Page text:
Is mental content prior to linguistic meaning?: Stalnaker on intentionality

Noûs 40 (3):428-467 (2006)
Abstract
Since the 1960's, work in the analytic tradition on the nature of mental and linguistic content has converged on the views that social facts about public language meaning are derived from facts about the thoughts of individuals, and that these thoughts are constituted by properties of the internal states of agents. I give a two-part argument against this picture of intentionality: first, that if mental content is prior to public language meaning, then a view of mental content much like the causal-pragmatic theory presented by Robert Stalnaker in Inquiry must be correct; second, that the causal-pragmatic theory is false. I conclude with some positive suggestions regarding alternative solutions to the `problem of intentionality.'.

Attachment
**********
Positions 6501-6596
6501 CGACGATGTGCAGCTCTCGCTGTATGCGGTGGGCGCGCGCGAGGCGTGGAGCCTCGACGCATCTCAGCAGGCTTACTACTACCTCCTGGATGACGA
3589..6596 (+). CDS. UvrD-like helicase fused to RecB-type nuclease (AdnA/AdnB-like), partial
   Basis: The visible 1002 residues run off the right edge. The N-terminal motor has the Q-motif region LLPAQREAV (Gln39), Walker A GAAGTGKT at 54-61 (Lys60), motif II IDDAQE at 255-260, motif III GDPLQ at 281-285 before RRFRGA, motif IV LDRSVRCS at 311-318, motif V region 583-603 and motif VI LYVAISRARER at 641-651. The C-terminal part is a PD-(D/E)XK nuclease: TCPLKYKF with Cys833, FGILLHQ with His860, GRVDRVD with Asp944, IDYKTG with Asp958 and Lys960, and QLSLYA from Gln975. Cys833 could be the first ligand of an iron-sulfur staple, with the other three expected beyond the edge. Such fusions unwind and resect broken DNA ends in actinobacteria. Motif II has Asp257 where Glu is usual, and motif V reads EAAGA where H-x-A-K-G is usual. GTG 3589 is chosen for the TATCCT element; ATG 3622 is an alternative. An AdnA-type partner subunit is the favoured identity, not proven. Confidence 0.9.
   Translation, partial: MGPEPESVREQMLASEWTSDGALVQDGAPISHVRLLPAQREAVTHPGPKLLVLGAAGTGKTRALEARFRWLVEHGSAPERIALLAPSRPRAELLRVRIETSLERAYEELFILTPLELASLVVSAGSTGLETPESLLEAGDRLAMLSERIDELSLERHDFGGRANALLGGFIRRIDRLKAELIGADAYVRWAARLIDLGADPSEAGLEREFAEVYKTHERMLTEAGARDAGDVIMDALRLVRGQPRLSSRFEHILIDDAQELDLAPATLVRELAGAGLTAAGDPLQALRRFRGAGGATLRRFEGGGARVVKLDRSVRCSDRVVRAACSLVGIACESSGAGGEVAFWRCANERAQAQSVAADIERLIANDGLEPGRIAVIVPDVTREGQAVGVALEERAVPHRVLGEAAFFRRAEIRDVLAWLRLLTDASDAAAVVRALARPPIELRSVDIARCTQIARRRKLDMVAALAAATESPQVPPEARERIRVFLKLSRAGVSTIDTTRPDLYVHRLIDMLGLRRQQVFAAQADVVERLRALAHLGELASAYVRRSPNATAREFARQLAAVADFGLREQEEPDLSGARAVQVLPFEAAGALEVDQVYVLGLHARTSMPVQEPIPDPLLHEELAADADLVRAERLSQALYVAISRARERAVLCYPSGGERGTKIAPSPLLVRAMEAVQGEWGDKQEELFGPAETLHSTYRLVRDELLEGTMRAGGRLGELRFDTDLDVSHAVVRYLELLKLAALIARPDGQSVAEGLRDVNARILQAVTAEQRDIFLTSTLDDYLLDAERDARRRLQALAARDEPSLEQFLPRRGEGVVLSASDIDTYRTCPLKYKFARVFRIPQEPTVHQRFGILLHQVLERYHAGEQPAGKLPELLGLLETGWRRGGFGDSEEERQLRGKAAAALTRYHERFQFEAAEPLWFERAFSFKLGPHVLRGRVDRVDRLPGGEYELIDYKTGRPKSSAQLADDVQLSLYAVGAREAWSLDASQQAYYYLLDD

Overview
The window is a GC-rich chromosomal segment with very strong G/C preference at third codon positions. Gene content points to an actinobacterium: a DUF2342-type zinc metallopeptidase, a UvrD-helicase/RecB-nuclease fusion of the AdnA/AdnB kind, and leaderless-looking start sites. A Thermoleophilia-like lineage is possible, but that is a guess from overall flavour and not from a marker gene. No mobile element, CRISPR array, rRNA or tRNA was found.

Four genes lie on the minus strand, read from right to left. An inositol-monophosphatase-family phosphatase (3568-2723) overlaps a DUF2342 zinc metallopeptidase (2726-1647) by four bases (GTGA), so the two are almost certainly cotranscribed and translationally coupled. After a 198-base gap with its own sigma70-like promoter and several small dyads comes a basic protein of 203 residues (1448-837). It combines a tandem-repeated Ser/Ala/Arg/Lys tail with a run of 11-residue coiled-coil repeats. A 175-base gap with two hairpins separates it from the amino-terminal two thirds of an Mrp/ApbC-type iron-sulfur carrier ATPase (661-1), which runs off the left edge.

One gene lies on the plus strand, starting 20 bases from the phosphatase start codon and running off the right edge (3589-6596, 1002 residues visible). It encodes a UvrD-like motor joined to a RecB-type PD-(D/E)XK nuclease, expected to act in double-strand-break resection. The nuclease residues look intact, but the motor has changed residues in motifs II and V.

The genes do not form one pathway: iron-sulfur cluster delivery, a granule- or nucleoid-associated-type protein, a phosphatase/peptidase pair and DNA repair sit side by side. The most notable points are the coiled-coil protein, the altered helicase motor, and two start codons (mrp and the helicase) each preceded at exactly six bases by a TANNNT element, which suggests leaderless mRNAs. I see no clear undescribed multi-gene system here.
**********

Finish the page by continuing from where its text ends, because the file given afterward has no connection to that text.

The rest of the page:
Keywords Stalnaker  intentionality  indication  mental content
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References found in this work BETA
Tyler Burge (1986). Intellectual Norms and Foundations of Mind. Journal of Philosophy 83 (December):697-720.

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Citations of this work BETA
Jason Stanley (2010). &Quot;assertion" and Intentionality. Philosophical Studies 151 (1):87 - 113.
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Richard E. Aquila (1989). Intentionality, Content, and Primitive Mental Directedness. Philosophy and Phenomenological Research 49 (June):583-604.
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